Despite Mortar Attack, U.S. Is Satisfied With Gaza Beachhead Security

Construction began today on a temporary pier off the coast of Gaza aim at providing humanitarian aid to millions of Palestinians.

byHoward Altman|
Despite an attack near the location where the U.S. is building a pier to pour aid into Gaza, the Pentagon is satisfied with security plans.
Jetty and construction activity at Al Rashid Road in Gaza where the U.S. will deliver millions of pounds of supplies via the sea. Satellite image ©2024 Maxar Technologies


Even though a militant mortar attack occurred in the area where the U.S. is constructing a pier to pour humanitarian aid into Gaza, a senior American military official said the security environment there is “sufficient to support the execution of that mission.”

No Americans were even “remotely close” to the attack, which took place on Wednesday, the official told reporters, including from The War Zone, on Thursday. Speaking on condition of anonymity, the official added that the attack had nothing to do with the large-scale effort involving about 1,000 U.S. troops that is expected to begin delivery of vitally needed food and other supplies to starving Gaza residents early next month.

Soldiers with the 7th Transportation Brigade (Expeditionary) ready the USAV Monterrey to deploy from Joint Base Langley-Eustis, Va., March 12, 2024. Soldiers with the unit are deploying as part of a Joint Logistics Over-the-Shore mission to enable the flow of critical aid from the sea to civilians affected by the ongoing conflict in Gaza. (Joseph D. Clark, DoD photo)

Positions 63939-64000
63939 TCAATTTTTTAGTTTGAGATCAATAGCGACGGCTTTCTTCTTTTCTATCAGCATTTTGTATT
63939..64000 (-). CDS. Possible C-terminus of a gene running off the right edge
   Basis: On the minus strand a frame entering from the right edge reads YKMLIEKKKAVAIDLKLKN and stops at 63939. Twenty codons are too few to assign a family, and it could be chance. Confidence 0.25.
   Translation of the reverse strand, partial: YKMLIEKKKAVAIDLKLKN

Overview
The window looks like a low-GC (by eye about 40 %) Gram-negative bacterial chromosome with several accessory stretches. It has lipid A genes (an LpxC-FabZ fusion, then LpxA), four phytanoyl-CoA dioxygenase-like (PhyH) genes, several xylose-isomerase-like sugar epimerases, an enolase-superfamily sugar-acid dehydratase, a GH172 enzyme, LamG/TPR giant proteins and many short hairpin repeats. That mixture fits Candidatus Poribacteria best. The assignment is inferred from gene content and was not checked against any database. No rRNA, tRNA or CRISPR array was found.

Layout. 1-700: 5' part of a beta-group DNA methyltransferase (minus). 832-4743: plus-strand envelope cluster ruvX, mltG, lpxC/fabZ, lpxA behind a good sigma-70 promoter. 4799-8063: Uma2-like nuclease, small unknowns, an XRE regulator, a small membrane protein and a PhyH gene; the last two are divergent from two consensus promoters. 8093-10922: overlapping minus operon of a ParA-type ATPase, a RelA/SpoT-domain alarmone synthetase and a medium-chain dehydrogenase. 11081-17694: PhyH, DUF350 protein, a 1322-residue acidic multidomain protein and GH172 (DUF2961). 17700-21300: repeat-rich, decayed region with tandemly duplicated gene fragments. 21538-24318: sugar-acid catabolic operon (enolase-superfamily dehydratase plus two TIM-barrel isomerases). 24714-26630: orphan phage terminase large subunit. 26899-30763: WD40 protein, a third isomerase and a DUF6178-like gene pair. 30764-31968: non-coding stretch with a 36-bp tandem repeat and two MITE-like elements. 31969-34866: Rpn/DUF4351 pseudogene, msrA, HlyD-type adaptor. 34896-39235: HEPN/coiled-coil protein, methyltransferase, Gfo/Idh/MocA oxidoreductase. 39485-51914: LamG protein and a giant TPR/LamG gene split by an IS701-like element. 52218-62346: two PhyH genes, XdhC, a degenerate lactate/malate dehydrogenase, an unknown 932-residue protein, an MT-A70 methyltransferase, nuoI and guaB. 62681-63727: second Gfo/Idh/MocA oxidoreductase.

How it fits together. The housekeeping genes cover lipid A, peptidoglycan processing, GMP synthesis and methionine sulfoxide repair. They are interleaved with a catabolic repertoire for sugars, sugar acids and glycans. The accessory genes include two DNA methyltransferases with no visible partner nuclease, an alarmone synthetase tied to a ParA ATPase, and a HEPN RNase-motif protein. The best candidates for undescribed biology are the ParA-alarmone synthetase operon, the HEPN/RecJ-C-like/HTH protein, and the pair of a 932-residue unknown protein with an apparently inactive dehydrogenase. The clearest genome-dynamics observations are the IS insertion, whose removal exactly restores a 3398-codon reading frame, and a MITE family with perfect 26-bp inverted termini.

“We don't assess that the attack had anything to do with the [Joint Logistics Over-The-Shore] JLOTS mission or delivery of humanitarian assistance from the sea,” said the official, referring to a family of U.S. Army and U.S. Navy-managed logistical capabilities. JLOTS was among the things that The War Zone highlighted in our earlier story about how American forces might carry out this mission after news of it first emerged last month.

The humanitarian operation, which will be under the command of U.S. Central Command and conducted by the 7th Transportation Brigade from Joint Base Langley-Eustis, Virginia, and other forces, will deploy JLOTS capability, according to the Pentagon. It comes as Gaza residents are suffering from more than seven months of heavy bombardment from Israeli forces reacting to the Oct. 7 Hamas surprise attack.

A Joint Logistics Over-The-Shore (JLOTS) infographic that was shown at a Pentagon press conference last week as part of a discussion about the temporary pier plan. DOD

The militants lobbed mortars at Israeli forces preparing for the sea-borne relief effort, Politico reported. We raised concerns last month about how this area could be targeted which you can read more about here.

The official declined to offer specifics on how the JLOTS effort will be protected but said that “the defensive umbrella around JLOTS today looks nothing like it's going to look like when we actually execute the mission. It will be far more robust.”

The U.S. has been “working closely with the Israeli Defense Forces (IDF) for weeks on a comprehensive integrated plan that protects U.S. troops from the land, air and sea. Forces from U.S. European Command and US Naval Forces Europe are also assigned to support the overall effort.”

"We have full confidence" in the plan "that we've developed over the last month, side by side with the Israelis," the official avowed. "We have rehearsed defenses and protective measures on multiple occasions. And feel very confident in that. And on top of all that, as we do with any missions, we're going to make a very thorough force protection assessment before actual execution."